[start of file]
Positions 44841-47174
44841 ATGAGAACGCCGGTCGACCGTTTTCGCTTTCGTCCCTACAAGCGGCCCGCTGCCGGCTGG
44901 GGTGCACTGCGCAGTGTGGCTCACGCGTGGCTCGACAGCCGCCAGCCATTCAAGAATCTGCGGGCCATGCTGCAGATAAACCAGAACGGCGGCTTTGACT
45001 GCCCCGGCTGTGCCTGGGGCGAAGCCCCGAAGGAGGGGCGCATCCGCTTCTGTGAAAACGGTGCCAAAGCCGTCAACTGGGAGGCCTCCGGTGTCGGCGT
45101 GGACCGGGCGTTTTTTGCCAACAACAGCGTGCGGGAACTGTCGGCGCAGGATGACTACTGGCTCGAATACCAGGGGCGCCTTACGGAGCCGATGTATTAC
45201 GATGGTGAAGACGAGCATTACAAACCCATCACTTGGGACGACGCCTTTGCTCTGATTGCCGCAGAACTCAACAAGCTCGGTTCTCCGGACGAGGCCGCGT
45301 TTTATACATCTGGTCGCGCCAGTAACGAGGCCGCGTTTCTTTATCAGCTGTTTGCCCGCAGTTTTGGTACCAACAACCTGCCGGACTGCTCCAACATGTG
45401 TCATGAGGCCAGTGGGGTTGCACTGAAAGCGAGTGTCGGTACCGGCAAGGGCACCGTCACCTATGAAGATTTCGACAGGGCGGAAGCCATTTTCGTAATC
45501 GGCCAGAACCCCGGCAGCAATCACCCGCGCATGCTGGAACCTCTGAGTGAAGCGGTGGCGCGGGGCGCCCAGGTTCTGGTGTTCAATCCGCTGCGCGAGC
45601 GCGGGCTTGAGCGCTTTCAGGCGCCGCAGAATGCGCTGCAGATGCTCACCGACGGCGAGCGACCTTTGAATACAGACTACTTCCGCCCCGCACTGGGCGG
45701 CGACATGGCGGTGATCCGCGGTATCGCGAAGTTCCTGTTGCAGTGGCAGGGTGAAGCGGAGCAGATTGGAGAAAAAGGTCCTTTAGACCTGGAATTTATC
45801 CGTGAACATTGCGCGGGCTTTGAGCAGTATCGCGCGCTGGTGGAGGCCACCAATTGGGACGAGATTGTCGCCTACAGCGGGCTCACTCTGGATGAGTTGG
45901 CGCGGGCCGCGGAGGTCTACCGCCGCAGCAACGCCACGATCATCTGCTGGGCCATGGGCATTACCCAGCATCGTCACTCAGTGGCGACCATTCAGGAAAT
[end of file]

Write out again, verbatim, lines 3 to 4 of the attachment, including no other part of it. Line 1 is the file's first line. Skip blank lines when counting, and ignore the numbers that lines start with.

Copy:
44901 GGTGCACTGCGCAGTGTGGCTCACGCGTGGCTCGACAGCCGCCAGCCATTCAAGAATCTGCGGGCCATGCTGCAGATAAACCAGAACGGCGGCTTTGACT
45001 GCCCCGGCTGTGCCTGGGGCGAAGCCCCGAAGGAGGGGCGCATCCGCTTCTGTGAAAACGGTGCCAAAGCCGTCAACTGGGAGGCCTCCGGTGTCGGCGT